To celebrate its 100th anniversary, Paramount Pictures announced today that starting with Mission: Impossible — Ghost Protocol, the studio will unveil its newest logo. It's a lush, photo-realistic variation of the classic mountain peak that has made up the studio's logo since it was conceived in 1916. Check out the full version below (in 2013, the "100 Years" graphic will, of course, be removed):

I'm a real design nut, so seeing this picturesque image had me wondering how this compares to logos from Paramount's past. To wit:

This is the company's very first logo, created in 1916, and already, the basics have been laid down: A single mountain peak; "Paramount" in a script-y typeface, with the "P" especially swirly; and everything framed by a semi-circle of five-pointed stars. Curiously, though, there are 23 stars in this logo, whereas the current version has 22. Most curious, indeed…


By the 1950s, the logo went into full color, and the mountain vista was filled out with smaller peaks and even some trees. "A Paramount Picture" had become "A Paramount Release," and the swoopy, swirly typeface had only become more so. But the semi-circle of stars mystery continues: There are 24 in this logo. Yes, this is really important information.

The 1970s were a time of iconoclastic, buck-the-system cool, so out went the realistic matte painting, and in came a graphic, blue-and-white abstract image instead. Ironically, it also harkened back to the simple, single mountain peak of the studio's first logo. Star count: 22, where it has remained up to the newest version announced today. (In what may be the silliest request I've made as a journalist this year, I reached out to Paramount to ask about the changes to the stars; strangely, I have yet to hear back.) UPDATE! According to a Paramount rep (and many of you in the comments), those stars represent the first 22 actors who were contracted with the studio during the old studio system days. How this explains how the very first logo has 23 stars, and a subsequent logo has 24, has yet to be made clear, but I shall remain forever vigilant.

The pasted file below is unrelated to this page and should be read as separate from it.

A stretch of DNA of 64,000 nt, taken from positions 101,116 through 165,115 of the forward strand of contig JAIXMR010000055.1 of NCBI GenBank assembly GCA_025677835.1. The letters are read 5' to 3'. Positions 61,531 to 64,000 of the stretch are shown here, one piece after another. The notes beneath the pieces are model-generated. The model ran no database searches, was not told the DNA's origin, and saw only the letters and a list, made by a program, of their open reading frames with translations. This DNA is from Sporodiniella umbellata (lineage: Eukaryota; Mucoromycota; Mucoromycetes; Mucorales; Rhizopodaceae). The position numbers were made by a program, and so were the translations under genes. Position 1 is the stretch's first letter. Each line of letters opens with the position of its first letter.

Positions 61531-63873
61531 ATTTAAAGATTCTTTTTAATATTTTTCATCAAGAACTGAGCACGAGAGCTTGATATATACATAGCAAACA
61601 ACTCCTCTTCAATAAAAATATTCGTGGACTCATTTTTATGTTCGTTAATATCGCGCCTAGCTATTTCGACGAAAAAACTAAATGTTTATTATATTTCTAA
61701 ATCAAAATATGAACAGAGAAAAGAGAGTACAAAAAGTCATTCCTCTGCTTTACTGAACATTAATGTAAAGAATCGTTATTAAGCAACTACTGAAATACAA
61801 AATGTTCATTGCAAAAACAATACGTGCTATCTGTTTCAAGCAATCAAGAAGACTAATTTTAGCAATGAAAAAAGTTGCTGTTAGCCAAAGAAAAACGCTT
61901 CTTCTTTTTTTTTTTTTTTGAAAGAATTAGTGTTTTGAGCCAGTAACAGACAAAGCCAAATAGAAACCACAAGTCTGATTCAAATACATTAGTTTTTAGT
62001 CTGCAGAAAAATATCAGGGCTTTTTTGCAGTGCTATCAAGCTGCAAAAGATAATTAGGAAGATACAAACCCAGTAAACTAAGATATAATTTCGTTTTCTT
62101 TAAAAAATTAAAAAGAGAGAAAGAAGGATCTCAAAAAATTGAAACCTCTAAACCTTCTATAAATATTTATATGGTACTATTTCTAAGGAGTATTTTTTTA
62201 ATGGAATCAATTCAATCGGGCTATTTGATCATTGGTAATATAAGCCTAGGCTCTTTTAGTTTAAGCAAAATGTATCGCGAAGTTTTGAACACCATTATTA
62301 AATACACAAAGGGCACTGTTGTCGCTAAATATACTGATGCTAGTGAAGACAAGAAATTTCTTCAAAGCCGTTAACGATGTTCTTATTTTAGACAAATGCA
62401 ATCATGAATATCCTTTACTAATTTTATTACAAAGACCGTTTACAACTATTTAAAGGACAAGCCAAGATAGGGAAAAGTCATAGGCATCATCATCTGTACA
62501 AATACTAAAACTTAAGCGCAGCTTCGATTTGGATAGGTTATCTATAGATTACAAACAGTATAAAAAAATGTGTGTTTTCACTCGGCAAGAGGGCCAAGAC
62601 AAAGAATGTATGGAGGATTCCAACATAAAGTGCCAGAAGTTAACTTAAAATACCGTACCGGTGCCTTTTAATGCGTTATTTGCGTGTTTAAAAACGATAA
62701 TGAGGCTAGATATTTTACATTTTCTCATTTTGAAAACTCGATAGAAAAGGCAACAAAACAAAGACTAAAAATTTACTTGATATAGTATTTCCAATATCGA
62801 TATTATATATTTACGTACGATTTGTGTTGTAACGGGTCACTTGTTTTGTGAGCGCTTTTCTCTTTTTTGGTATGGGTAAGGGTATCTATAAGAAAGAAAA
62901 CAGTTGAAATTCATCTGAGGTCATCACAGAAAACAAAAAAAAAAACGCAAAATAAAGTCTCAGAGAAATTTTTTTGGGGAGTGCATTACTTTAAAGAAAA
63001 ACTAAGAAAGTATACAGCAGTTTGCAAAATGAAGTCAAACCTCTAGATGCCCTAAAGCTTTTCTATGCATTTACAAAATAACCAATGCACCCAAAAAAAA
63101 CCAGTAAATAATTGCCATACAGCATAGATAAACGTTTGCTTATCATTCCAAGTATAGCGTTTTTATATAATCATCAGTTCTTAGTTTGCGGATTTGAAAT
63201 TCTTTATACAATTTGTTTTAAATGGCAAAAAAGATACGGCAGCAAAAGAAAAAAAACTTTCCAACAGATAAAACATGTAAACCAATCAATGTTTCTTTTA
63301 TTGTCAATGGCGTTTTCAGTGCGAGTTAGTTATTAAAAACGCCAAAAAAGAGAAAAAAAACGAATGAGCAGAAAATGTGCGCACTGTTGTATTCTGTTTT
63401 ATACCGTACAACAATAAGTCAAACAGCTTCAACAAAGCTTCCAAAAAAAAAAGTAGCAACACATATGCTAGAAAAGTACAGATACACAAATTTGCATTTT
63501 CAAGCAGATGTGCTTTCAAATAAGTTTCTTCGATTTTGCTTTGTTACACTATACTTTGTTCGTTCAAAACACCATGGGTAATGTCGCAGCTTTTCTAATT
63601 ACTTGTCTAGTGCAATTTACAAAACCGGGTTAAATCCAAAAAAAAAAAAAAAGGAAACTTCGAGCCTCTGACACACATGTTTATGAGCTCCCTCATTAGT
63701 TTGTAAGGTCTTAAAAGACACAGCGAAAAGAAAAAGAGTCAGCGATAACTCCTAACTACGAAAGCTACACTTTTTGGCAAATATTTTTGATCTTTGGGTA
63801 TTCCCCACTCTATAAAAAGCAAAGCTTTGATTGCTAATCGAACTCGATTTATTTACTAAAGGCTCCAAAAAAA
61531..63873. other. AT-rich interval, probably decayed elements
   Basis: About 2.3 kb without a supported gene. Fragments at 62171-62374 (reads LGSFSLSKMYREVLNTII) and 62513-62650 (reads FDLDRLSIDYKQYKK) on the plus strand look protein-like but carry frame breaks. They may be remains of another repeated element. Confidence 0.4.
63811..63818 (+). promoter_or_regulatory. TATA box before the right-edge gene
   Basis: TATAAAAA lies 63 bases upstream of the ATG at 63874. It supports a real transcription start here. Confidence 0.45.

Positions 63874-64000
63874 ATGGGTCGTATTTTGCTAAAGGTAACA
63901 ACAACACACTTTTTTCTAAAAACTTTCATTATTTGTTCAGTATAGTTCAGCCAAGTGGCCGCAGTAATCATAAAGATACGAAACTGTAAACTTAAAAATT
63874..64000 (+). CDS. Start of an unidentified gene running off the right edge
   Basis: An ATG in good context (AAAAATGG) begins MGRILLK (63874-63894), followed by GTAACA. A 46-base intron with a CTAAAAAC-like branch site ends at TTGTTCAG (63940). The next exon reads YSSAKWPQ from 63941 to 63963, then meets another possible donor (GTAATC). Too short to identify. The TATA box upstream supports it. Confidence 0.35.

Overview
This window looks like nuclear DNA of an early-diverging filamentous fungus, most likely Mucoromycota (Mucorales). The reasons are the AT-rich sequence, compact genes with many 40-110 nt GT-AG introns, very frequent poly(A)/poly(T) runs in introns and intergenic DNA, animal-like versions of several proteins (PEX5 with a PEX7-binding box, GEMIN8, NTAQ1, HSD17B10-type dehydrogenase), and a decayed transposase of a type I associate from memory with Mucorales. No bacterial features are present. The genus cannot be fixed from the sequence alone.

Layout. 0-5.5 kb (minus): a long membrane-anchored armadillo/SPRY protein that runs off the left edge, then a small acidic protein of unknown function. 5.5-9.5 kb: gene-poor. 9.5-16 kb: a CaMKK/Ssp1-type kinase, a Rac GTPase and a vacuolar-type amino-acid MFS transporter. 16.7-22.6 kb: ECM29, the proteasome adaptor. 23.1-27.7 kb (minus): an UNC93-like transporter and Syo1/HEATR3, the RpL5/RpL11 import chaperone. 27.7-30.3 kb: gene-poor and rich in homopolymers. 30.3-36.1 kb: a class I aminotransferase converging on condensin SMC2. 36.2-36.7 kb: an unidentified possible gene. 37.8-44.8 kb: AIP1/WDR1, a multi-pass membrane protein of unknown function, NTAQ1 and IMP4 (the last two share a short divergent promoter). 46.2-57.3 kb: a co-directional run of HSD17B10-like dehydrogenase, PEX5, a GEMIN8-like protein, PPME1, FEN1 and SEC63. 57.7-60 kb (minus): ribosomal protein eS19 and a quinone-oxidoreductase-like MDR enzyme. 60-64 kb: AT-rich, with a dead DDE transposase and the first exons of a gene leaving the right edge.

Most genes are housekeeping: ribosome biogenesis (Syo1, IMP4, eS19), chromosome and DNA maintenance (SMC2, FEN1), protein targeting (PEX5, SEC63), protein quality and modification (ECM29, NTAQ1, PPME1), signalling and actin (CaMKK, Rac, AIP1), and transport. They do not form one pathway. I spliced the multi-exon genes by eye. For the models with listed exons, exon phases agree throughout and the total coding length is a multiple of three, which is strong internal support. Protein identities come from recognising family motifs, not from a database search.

To celebrate Paramount's 75th anniversary in 1987, the studio went back to the more realistic image of the mountain peak, this time shot as if at sunset (or sunrise). But this was no longer a static image: The camera pushes in on the mountain, as those 22 stars swoop in from the left and majestically encircle the peak. Fancy!

The penultimate Paramount logo, unveiled in 2002 for the company's 90th anniversary, took advantage of modern CG effects, and had those stars flying across the wispy clouds, as if reflected inside the "P" of the Paramount script-y typeface itself. But it looks as if we've moved more mid-day:

So what do you make of our little jaunt through Paramount logo history? Which version is your favorite?